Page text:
What makes a Master?
The term karate master in Shotokan karate refers to individuals who have trained seriously in karate for a very long period of time usually spanning decades. It is not an official title but more of recognition by the organization for their high level of skill, knowledge and dedication to the art. They are the most senior and experienced sensei who they themselves studied under the masters who came before them. These modern day karate masters possess the wisdom, technical skills, in depth understanding of the art and compassion to pass their knowledge on to the new generation of karateka.
Born in Okinawa in 1868 is considered the father of modern karate. He studied karate from childhood before introducing it to Japan in 1922. In 1936, the Shotokan School was established. In 1955, the Japan Karate Association was established with Funikoshi as its Chief Instructor.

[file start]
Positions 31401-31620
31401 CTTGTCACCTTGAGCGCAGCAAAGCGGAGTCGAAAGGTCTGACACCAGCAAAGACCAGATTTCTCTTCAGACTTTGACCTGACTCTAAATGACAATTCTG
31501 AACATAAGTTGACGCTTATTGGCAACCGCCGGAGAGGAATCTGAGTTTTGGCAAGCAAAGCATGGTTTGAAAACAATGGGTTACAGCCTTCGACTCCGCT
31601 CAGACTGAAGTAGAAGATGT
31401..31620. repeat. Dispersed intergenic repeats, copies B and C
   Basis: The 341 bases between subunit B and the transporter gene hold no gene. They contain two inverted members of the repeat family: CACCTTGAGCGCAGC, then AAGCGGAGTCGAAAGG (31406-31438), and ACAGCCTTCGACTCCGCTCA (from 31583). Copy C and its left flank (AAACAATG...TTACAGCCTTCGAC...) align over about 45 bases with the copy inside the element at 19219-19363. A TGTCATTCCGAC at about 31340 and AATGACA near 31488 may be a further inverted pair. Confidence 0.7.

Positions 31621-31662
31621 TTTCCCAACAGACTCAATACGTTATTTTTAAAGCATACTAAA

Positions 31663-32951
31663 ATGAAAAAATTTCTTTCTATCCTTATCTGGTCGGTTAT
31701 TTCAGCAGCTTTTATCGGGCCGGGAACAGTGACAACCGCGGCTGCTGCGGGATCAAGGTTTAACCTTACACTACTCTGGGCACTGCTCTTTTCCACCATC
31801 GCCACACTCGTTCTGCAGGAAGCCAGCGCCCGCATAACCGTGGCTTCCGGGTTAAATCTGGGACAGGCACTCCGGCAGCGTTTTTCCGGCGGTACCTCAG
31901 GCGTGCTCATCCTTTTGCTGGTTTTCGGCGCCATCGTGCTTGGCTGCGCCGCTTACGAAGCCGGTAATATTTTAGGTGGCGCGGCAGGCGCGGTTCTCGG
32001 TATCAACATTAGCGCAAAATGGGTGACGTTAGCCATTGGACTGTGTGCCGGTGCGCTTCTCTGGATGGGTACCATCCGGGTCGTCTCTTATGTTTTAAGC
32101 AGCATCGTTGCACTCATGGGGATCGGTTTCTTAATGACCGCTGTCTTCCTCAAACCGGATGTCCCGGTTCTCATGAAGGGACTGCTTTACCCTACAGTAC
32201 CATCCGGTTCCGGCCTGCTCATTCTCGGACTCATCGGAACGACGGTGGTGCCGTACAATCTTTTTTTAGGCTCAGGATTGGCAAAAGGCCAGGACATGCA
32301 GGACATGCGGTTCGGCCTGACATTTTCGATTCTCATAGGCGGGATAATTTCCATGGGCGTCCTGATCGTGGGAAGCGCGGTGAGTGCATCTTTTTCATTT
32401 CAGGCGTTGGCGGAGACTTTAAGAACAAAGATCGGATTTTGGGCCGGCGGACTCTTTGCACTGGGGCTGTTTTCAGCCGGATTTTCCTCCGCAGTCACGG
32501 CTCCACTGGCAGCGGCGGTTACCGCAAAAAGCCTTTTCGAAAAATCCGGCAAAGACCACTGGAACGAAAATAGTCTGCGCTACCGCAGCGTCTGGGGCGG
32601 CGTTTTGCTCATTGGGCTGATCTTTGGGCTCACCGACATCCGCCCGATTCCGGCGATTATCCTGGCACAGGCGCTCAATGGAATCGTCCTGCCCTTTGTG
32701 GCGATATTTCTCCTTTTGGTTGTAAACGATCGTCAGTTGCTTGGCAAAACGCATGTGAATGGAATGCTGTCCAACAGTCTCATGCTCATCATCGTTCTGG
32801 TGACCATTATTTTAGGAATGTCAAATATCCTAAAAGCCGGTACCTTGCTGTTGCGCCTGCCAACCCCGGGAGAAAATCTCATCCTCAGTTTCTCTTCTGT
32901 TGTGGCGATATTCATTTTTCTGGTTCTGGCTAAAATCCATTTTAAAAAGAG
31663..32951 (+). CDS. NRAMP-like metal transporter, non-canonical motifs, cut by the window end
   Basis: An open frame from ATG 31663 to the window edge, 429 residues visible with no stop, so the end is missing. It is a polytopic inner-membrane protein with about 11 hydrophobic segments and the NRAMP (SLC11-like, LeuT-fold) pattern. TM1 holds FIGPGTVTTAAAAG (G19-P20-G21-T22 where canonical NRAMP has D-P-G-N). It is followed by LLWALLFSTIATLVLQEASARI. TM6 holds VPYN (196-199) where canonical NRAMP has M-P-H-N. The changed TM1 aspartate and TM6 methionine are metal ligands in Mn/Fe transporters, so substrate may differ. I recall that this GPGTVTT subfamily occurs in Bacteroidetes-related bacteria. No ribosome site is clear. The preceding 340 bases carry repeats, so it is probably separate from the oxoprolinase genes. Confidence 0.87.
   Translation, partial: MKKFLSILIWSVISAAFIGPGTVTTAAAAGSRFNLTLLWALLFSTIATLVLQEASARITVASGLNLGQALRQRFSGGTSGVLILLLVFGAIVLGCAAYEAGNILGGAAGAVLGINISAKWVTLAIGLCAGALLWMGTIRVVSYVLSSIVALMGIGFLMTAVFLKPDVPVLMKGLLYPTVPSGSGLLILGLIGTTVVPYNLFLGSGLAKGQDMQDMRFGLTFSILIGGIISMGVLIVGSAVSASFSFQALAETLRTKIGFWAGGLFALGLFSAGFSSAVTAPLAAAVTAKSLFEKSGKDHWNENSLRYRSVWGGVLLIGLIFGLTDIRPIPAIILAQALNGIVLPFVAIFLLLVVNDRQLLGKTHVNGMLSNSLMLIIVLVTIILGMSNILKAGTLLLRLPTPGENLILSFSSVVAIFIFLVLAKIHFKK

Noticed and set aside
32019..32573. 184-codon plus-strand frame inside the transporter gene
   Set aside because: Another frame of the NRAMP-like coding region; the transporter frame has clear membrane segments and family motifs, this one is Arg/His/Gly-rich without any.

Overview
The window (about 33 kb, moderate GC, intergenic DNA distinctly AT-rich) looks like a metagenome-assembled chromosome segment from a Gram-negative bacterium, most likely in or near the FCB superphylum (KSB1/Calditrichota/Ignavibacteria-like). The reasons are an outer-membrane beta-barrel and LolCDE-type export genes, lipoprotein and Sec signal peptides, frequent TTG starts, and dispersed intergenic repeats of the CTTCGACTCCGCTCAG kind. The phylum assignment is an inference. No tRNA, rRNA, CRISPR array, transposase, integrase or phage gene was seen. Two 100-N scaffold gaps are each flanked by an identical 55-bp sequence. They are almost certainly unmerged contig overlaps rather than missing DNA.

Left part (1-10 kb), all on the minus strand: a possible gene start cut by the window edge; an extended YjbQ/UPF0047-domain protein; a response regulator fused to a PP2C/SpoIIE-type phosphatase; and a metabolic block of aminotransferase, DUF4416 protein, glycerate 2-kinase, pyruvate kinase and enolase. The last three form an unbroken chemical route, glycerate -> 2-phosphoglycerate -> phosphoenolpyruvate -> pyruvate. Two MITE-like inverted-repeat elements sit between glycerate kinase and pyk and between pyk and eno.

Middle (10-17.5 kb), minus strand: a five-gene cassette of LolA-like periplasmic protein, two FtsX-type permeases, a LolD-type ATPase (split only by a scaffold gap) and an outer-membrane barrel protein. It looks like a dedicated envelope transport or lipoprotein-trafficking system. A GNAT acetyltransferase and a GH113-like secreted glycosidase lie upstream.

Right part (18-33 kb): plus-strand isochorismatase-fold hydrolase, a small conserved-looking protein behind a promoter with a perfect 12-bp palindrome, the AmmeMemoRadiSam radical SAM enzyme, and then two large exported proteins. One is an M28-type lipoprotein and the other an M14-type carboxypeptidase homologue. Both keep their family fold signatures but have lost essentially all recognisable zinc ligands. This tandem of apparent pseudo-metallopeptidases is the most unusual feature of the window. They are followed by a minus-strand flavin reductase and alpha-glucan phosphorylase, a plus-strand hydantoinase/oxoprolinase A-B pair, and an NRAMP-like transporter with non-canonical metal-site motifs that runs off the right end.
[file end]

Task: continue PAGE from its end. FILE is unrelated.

Born in Japan 1913 became the successor of Funikoshi and the 2nd Chief Instructor of the JKA. Master Nakayama is recognized for introducing karate to the world and popularizing karate competition. Master Nakayama is the author of over 20 books on Shotokan Karate.
Master Teruyuki Okazaki, 10th degree black belt was the founder and Chief Instructor of the International Shotokan Karate Federation. He was a former student of master Funikoshi and Nakayama. In 1961, the JKA sent Master Okazaki to the U.S. where he has founded one of the largest Shotokan organizations outside of Japan. The ISKF has approximately 50,000 members that train in over 30 countries (ISKF).
Master Yaguchi is a 9th degree black belt and Vice Chief Instructor of the ISKF. He has trained in Japan as a student of Nakayama and Okazaki before moving to the U.S. in 1965. Now retired as the Director of the Mountain States Region, Sensei Yaguchi continues to travel internationally conducting training seminars and black belt exams.
Master H. Okazaki is the current Chairman and Chief Instructor of the ISKF. He is a 9th degree black belt who has be training and instructing since 1978. Sensei Okazaki visits British Columbia annually to conduct training clinics and black belt exams.